Administrative and Other Expenses
In addition to providing for the cost of SSI benefits, the appropriation for the SSI program provides for administrative expenses relating to the SSI program, beneficiary services, and costs related to research and demonstration projects. The FY2015 President's budget request for these administrative and other expenses was $4.4 billion.
Administrative expenses for the SSI program are initially paid from the OASI and DI trust funds and are appropriated to the LAE account. The appropriation to the SSI program account for administrative expenses is used to reimburse the trust funds from general revenue for these costs. Administrative expenses for the SSI program include costs related to initial disability determinations, disability hearings and appeals, and program integrity activities. The FY2015 President's budget request for administrative expenses was just under $4.3 billion.
The SSI program appropriation also funds beneficiary services, research, and Medicare outreach. Beneficiary services include payments to state vocational rehabilitation agencies and Ticket to Work employment networks for services provided to SSI recipients. The FY2015 President's budget requested $70 million for beneficiary services, $ 53 million for Title XVI research and demonstration projects, and an additional $ 1 million for costs associated with the Department of State's discretionary change to the Special Immigrant Visa rules for Afghans, which may affect the eligibility of some immigrants for SSI benefits.23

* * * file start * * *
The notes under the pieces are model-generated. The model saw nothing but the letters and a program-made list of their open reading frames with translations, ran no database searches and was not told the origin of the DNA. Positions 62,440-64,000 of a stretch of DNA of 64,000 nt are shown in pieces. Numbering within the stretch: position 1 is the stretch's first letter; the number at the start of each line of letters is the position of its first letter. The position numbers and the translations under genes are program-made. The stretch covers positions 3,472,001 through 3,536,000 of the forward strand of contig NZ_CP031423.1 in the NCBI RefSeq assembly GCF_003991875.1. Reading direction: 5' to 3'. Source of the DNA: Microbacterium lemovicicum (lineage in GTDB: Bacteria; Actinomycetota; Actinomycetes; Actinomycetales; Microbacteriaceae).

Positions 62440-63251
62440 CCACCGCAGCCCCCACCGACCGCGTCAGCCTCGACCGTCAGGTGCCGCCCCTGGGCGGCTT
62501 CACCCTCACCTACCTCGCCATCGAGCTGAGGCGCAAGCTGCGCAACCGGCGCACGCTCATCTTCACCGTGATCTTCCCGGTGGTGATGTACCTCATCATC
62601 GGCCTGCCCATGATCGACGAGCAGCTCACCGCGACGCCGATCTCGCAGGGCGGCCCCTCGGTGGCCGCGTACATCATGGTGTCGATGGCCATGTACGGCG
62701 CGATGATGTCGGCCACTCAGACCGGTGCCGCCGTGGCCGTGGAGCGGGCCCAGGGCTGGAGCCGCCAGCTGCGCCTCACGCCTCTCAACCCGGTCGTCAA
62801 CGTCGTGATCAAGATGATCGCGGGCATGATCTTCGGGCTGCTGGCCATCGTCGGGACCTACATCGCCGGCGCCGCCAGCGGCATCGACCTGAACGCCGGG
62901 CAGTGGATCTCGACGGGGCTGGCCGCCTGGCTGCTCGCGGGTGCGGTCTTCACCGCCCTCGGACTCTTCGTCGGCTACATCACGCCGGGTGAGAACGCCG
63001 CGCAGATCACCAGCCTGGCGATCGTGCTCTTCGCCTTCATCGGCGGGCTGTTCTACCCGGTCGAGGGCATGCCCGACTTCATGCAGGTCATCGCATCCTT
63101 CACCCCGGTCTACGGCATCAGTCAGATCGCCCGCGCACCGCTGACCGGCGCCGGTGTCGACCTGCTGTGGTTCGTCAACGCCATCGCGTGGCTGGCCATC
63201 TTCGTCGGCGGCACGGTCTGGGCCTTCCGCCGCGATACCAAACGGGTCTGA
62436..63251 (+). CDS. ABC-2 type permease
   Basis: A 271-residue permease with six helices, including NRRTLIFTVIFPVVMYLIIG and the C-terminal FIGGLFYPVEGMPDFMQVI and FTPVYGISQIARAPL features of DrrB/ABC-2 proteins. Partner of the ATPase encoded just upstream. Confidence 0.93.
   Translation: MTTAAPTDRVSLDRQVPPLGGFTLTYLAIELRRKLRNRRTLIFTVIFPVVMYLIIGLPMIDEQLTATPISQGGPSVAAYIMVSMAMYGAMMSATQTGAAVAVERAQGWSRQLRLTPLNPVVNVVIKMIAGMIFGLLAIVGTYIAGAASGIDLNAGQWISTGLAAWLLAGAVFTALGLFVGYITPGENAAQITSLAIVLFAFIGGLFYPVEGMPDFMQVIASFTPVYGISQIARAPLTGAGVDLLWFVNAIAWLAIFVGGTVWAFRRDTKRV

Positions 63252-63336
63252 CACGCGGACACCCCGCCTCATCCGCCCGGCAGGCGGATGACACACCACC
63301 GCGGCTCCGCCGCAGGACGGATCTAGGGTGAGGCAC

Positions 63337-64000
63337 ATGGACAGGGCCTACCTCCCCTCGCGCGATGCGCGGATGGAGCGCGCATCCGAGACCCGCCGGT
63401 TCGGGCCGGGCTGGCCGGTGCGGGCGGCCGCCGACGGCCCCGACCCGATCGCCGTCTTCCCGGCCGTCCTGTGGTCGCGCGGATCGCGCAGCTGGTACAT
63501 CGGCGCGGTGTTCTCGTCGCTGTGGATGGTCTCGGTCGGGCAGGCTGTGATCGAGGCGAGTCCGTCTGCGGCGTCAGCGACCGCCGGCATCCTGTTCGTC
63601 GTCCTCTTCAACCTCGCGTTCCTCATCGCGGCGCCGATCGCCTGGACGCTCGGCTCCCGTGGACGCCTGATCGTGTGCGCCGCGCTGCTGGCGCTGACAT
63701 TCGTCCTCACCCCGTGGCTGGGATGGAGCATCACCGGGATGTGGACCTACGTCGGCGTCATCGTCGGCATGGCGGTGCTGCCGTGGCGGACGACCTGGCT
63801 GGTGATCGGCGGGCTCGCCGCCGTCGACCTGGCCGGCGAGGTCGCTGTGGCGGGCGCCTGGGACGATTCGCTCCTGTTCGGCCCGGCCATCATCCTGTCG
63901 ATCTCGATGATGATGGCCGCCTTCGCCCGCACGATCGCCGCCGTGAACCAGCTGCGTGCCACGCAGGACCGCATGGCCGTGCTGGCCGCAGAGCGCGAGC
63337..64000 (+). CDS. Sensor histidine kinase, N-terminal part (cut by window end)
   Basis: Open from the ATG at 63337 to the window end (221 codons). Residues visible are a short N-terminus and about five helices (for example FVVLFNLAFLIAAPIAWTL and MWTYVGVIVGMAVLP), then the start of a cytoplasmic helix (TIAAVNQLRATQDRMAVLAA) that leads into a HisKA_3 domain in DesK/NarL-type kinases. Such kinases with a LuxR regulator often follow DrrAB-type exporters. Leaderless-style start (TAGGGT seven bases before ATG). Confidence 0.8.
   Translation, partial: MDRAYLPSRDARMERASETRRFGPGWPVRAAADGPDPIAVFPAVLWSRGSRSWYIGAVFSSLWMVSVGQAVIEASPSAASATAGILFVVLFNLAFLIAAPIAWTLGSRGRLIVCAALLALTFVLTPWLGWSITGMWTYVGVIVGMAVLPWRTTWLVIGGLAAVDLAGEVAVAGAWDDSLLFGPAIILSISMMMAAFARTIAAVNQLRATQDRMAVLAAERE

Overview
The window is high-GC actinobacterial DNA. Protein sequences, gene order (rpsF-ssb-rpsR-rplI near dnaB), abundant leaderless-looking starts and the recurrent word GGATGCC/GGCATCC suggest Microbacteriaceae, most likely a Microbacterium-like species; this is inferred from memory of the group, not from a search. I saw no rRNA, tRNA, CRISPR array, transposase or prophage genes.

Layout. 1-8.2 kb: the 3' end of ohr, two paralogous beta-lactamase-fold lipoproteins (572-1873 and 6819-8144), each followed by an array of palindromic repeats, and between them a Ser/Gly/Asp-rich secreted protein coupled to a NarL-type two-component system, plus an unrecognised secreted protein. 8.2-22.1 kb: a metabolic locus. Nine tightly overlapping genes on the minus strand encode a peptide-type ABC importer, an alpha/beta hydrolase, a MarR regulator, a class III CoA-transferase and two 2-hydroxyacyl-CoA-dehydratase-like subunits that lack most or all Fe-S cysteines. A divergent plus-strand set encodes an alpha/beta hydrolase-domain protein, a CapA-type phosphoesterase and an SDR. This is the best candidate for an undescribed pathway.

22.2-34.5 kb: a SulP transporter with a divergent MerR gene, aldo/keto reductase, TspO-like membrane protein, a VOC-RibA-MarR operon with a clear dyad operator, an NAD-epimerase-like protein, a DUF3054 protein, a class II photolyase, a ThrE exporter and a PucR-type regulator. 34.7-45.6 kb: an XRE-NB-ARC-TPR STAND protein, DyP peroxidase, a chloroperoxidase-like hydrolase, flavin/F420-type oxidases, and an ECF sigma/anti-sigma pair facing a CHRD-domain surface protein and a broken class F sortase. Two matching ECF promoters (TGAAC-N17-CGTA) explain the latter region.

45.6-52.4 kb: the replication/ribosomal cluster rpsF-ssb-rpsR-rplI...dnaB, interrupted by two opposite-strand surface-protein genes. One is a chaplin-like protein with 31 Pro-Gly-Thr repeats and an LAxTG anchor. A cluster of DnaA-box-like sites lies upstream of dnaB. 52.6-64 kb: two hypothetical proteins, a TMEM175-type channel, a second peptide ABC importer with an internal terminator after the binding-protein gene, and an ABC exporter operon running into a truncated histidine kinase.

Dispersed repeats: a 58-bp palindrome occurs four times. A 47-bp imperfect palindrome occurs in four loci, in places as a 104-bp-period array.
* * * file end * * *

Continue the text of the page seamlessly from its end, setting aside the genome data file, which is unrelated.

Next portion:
Office of the Inspector General
The SSA OIG investigates fraud, waste, and abuse within programs administered by the SSA and audits such programs to determine their effectiveness and efficiency. The OIG also monitors improper receipt of federal benefits; investigates certain crimes committed by SSA employees, contractors, and program beneficiaries; and supports larger government-wide homeland security efforts. The President's FY2015 budget request for the OIG was $104.6 million, of which $29 million is from general revenue and $75.6 million is from the OASI and DI trust funds as authorized by Section 201(g)(1) of the Social Security Act24 for costs associated with the OASI and DI programs.25
The FY2015 appropriation for the OIG is $103.3 million, of which $29 million is from general revenue and $74.5 million is from the OASI and DI trust funds.
Limitation on Administrative Expenses
The appropriation for the LAE account funds the SSA's administrative costs associated with the OASI, SSDI, and SSI programs as well as costs incurred by the SSA to support the Medicare and Medicaid programs. This account also funds administrative functions, such as the operations of SSA field offices, employment verification, agency information technology activities, and the Social Security Advisory Board.
The LAE account is discretionary and subject to annual appropriation. The funds that make up this account come from the OASI and DI trust funds, the Medicare trust funds, general revenue, and certain fees collected by the SSA, with funds from the Social Security trust funds making up half of the LAE budget authority. Thus, unlike a traditional appropriation in which Congress provides money from the Treasury to an agency, the LAE appropriation is actually a limitation on the amount of money from these various sources the SSA can spend on its administrative activities. Figure 2 provides the breakdown of budget authority for the LAE account in the President's FY2015 budget request.